So, the fact that they rehearsed in Gent, Belgium while the Indians rehearsed in India was no deterrent to the universal language they had developed. In case you missed the show yesterday, try and join the universal bunch that deserves an A for humour.

Austria Today, 
24 - 30 October, 1997

If Your memories of Molière from university courses are not the fondest, you need a dose of "Theatre of Eternal Values". This multi-national company has done careful research into 17th-century French song, dance and burlesque and has come up with a colourful new take on "The Imaginary Invalid". Multilingual songs, brilliant dance routines and a hugely talented cast make this a Molière with a difference.

Wiener Zeitung (Austria), 
June 20 1997

Of the performance, one thing is sure: it is tempestuous, speedy, colourful. The French director Catherine Gruyer has, together with the actors, completely reworked this biting comedy. (...) Irrevernce and deliberately inserted breaks in style make the whole thing appear like a furious Carnival gag, like an unrestrained prank, which acknowledges nothing but itself.

The likeable team of performers throws itself into its work with temperament and commitment, is on the ball and disciplined. Representative of the whole cast we can name Debbi Eckmann and Tim Bruce, whose naturalness and youthful freshness are enchanting.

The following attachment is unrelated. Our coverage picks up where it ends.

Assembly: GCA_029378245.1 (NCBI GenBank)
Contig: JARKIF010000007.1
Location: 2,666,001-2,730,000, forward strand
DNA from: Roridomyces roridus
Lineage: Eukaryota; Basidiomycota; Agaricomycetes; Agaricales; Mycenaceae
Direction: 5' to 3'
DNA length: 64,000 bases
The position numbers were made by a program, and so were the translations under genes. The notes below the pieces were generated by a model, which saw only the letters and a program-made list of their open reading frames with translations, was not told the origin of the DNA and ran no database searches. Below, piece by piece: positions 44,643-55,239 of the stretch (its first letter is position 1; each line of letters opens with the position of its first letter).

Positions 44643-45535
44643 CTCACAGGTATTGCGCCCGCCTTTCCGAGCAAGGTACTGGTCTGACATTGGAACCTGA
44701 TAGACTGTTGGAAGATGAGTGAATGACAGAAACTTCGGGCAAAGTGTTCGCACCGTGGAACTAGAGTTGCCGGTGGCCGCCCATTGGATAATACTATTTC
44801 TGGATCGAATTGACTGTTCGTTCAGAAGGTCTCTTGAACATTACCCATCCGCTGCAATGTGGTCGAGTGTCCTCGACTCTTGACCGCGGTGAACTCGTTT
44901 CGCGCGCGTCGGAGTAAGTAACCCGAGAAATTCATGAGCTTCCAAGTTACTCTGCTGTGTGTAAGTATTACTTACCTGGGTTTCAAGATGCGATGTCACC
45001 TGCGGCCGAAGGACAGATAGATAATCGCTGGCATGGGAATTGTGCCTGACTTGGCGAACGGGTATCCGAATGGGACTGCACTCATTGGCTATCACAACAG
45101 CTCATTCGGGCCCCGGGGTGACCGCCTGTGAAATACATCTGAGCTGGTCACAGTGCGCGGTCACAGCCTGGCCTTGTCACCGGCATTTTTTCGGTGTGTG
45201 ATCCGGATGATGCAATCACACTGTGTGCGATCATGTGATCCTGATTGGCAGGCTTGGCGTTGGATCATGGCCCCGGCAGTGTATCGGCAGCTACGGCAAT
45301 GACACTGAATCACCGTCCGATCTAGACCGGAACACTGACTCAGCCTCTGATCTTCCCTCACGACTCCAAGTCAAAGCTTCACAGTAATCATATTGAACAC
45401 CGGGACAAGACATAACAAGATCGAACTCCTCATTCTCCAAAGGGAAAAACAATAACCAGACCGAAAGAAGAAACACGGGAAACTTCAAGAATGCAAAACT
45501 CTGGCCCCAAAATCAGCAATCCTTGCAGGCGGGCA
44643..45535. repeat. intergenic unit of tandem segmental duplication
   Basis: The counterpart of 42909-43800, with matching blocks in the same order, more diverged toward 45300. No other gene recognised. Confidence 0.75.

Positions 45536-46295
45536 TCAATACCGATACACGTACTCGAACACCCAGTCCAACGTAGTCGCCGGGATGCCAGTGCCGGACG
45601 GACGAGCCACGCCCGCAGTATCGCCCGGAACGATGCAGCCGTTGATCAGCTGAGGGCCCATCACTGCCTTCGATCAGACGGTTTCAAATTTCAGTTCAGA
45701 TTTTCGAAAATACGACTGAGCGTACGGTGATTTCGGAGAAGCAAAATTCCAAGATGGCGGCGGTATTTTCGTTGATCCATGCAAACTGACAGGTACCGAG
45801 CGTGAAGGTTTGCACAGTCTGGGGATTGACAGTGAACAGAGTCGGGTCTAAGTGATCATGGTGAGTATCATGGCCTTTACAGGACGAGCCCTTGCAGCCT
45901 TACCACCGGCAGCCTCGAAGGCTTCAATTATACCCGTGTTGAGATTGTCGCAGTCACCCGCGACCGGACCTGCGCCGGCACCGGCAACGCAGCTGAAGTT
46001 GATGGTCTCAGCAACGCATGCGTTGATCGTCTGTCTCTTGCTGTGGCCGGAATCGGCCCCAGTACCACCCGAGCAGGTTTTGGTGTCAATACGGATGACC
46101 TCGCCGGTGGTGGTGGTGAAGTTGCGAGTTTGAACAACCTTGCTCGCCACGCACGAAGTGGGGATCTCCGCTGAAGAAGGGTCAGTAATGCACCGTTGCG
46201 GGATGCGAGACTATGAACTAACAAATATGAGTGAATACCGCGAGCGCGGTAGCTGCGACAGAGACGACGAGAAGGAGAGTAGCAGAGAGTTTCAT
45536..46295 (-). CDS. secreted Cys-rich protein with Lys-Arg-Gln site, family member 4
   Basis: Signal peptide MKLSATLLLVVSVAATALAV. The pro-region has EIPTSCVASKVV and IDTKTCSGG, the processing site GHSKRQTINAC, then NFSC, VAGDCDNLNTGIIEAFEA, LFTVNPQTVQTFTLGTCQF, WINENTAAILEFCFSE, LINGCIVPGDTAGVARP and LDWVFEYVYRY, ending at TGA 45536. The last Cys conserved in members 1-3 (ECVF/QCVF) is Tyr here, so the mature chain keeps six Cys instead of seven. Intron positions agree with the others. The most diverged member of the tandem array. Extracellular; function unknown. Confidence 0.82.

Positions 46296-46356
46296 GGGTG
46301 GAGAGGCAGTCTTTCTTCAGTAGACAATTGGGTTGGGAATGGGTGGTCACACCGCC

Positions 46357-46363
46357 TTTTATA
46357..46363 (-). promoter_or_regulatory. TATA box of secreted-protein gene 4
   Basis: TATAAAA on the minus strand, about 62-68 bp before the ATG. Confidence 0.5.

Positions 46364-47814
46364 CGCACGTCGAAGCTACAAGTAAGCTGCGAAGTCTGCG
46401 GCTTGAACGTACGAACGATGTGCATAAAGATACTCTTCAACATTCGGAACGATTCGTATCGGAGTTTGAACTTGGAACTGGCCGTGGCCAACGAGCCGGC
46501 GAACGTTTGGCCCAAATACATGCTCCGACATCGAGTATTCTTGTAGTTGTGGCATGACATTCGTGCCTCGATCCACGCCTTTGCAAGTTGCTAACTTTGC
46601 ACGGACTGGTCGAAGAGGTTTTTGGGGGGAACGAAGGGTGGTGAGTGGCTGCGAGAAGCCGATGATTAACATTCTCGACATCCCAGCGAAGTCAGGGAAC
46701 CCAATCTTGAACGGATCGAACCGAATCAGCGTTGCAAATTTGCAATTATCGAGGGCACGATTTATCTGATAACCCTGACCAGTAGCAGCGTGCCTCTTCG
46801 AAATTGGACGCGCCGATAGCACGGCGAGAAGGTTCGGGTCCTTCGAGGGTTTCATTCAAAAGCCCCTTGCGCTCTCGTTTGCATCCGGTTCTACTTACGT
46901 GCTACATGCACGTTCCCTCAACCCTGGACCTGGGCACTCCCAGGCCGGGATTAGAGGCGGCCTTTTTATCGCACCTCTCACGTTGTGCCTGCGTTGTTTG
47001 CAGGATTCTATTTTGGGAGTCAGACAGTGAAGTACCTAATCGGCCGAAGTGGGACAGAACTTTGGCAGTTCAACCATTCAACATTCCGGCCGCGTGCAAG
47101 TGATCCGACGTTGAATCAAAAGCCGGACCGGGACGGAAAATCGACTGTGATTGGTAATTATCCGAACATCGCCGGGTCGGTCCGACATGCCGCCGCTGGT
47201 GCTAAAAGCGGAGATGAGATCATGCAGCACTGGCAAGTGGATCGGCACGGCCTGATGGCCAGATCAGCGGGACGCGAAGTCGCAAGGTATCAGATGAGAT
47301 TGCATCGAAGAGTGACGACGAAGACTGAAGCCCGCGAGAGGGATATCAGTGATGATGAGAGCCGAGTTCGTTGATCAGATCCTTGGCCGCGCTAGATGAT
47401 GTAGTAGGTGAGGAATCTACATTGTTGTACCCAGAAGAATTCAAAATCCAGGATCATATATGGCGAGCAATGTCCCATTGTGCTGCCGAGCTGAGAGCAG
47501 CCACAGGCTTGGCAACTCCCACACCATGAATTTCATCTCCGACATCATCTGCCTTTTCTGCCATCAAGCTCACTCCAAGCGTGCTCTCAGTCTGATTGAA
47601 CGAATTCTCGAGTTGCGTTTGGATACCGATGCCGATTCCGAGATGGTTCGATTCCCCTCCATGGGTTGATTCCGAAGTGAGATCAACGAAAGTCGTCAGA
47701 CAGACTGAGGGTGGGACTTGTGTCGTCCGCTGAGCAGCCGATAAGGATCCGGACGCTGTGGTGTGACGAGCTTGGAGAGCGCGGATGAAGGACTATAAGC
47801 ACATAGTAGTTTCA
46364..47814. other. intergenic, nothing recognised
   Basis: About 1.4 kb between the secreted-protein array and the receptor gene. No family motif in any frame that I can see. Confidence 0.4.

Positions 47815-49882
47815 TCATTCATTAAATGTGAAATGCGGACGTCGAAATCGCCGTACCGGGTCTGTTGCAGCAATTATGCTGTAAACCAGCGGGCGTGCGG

Edinburgh Festival Fringe ,UK
The Stage, 
August 28,1997, Greyfriars Kirk House 
‘A gem of a show.’

Theatre of Eternal Values, an innovative multi-national company, after careful research into late 17th Century French dance, mime and burlesque, has most cleverly blended them in this commendably inventive and highly entertaining production of Moliere's classic comedy. 

From the moment the hypochondriac Argan takes the stage, plotting to marry his beautiful daughter Angelique into a medical family for his own benefit, the rollicking fun is non-stop, for she is determined to wed her beloved Cleante - and Toinette, the everscheming housekeeper, uses every stratagem to ensure she does. 

A very talented cast exploits to the full the richness of Molière’s characters, with deliciously exaggerated expressions and gestures. swift changes of stage styles(from Paris chansons to Victorian melodrama), quick movement routines and multi-lingual songs in a calculated medley of accents, all adding to the appeal. 

Victor Vertunni hilariously overacts as Dr Diaforus, Kenneth Jay as a richly expressive Argan, Sigrid Mertens delights as the love-struck Angelique, Debbie Eckmann appeals as Louison, her naughty younger sister, Gita Hahn is an ever-inventive Toinette, and George Barbeton greatly amuses as inept suitor Thomas. Monia Giovannangeli dances beautifully throughout as the angel.

This is Moliere with a difference, expressing the essence of his plot and style in richly imaginative and totally entertaining fashion.
A gem of a show.